The 238km jackal-proof fence

The Koup jackal-proof fence project shows it is possible for farmers and government to work
together successfully on community ventures.

The 238km jackal-proof fence
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The Koup is an arid sheep-farming district in the Laingsburg area of the Karoo, the smallest municipal district in South Africa. The N1 highway cuts through its middle, providing some economic opportunities (accommodation, petrol, and so forth), but mostly it serves as a reminder of how insignificant the town is to the wider economy.

In 2009, frustrated by the growing problem of jackal predation in the district, Lukas Botes, chairperson of the local farmers’ association, and Piet Gouws, a sheep farmer, conceived the Koup jackal-proof fence project. A joint venture of 19 farms along the banks of the Dwyka River, it involved enclosing 80 000ha with 238km of jackal-proof fencing (a wire mesh fence with rocks packed at the base), and provided 6 038 days of employment.

The success of the project proves that it is possible for government to facilitate and support community-led job creation and empowerment projects that are worthwhile for farmers. This is according to a study of the project by Profs Nicoli Nattrass (Centre for Social Science Research), Beatrice Conradie (School of Economics) and Inge Conradie, (School of Economics and Centre for Social Science Research) from the University of Cape Town (UCT).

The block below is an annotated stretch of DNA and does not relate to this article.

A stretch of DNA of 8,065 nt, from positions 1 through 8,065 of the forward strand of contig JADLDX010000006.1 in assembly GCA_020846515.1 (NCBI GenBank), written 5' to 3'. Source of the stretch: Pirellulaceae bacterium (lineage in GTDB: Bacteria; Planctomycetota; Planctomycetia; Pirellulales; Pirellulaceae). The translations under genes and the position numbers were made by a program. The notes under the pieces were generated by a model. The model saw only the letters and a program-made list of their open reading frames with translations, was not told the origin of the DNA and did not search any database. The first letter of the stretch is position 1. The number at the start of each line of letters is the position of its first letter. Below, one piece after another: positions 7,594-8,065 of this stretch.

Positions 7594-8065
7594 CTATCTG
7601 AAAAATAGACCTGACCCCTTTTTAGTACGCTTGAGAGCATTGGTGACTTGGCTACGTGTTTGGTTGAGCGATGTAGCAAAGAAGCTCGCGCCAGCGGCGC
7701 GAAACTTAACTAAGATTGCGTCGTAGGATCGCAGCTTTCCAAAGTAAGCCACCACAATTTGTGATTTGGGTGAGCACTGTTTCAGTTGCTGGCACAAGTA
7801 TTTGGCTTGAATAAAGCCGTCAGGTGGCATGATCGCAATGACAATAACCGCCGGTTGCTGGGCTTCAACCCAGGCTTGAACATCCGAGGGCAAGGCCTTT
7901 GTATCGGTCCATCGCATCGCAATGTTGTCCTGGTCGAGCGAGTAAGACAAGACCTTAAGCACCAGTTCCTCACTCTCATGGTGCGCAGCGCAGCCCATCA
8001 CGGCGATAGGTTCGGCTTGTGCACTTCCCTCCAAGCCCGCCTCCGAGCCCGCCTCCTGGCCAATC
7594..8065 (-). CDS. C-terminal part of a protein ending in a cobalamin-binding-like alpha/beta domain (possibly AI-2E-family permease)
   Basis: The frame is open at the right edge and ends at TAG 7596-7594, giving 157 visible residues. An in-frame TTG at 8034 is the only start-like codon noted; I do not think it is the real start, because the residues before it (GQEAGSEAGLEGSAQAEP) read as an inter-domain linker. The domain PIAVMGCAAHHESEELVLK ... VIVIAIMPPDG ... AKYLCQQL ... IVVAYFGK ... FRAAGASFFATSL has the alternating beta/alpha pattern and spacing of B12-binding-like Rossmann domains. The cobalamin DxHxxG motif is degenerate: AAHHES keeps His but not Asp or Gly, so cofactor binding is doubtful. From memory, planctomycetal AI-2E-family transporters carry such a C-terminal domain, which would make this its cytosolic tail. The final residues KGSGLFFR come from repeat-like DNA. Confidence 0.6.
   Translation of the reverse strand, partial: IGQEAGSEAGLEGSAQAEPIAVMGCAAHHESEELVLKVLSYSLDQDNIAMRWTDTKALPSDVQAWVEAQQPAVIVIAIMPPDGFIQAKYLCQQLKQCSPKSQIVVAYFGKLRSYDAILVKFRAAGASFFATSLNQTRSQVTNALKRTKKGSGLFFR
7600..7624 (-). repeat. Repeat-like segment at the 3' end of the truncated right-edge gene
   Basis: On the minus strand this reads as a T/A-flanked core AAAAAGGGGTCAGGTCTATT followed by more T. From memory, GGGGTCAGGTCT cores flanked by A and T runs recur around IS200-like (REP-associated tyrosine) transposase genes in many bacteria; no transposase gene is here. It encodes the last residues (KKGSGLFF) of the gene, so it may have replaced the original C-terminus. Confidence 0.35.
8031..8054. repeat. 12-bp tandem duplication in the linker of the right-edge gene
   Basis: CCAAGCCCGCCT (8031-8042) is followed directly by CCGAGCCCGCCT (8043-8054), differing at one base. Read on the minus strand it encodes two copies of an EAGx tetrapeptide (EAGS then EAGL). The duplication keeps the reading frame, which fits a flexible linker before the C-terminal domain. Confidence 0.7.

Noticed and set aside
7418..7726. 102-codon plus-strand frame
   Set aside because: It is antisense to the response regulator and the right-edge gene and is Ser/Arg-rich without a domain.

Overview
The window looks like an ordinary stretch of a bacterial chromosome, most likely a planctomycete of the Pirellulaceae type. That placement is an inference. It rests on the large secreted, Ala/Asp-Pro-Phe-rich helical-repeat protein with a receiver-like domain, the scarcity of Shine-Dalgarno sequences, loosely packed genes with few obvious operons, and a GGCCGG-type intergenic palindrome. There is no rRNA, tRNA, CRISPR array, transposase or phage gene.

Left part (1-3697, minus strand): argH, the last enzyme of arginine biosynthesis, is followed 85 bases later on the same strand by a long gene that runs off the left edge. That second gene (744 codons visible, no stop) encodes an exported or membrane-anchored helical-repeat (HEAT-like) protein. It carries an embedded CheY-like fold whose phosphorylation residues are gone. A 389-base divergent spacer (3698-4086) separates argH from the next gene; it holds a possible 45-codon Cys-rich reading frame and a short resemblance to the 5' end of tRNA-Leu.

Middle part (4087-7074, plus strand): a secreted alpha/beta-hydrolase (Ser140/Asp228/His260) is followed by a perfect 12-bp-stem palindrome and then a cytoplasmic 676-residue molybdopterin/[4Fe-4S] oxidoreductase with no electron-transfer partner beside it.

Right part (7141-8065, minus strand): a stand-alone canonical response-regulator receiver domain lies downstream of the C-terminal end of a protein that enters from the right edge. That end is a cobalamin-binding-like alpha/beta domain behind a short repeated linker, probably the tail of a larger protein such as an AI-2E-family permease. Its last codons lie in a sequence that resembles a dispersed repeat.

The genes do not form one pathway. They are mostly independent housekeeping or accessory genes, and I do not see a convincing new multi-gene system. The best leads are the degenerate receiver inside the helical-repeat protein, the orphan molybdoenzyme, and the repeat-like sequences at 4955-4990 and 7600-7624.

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Government funding covered the costs of labour and wire fencing, and farmers were expected to contribute droppers and lend tractors and trailers to transport rocks for packing along the base of the fence. Up to 30 workers grouped in teams of six were employed.

Although managed by farmers, fencing team leaders were drawn from the ranks of the unemployed in the surrounding community. These leaders were responsible for recruitment into the project and for the day-to-day operations. The project provided fences for individual farmers, thereby benefiting them directly, but because it effectively encloses an 80 000ha district, it benefits all farmers in the area.

In 2010, Botes and Gouws applied for government assistance to build and repair jackal-proof fencing in the Koup. The pair developed their project after learning of an unsuccessful government-funded area-wide fencing project in Rietbron, east of the Koup, from LandCare head, Francis Steyn, at a predator management workshop in Beaufort West. Their original application, which included contractor-supplied fencing as well as helicopter hunting operations against jackals, was unsuccessful partly because it did not promote community empowerment and job creation.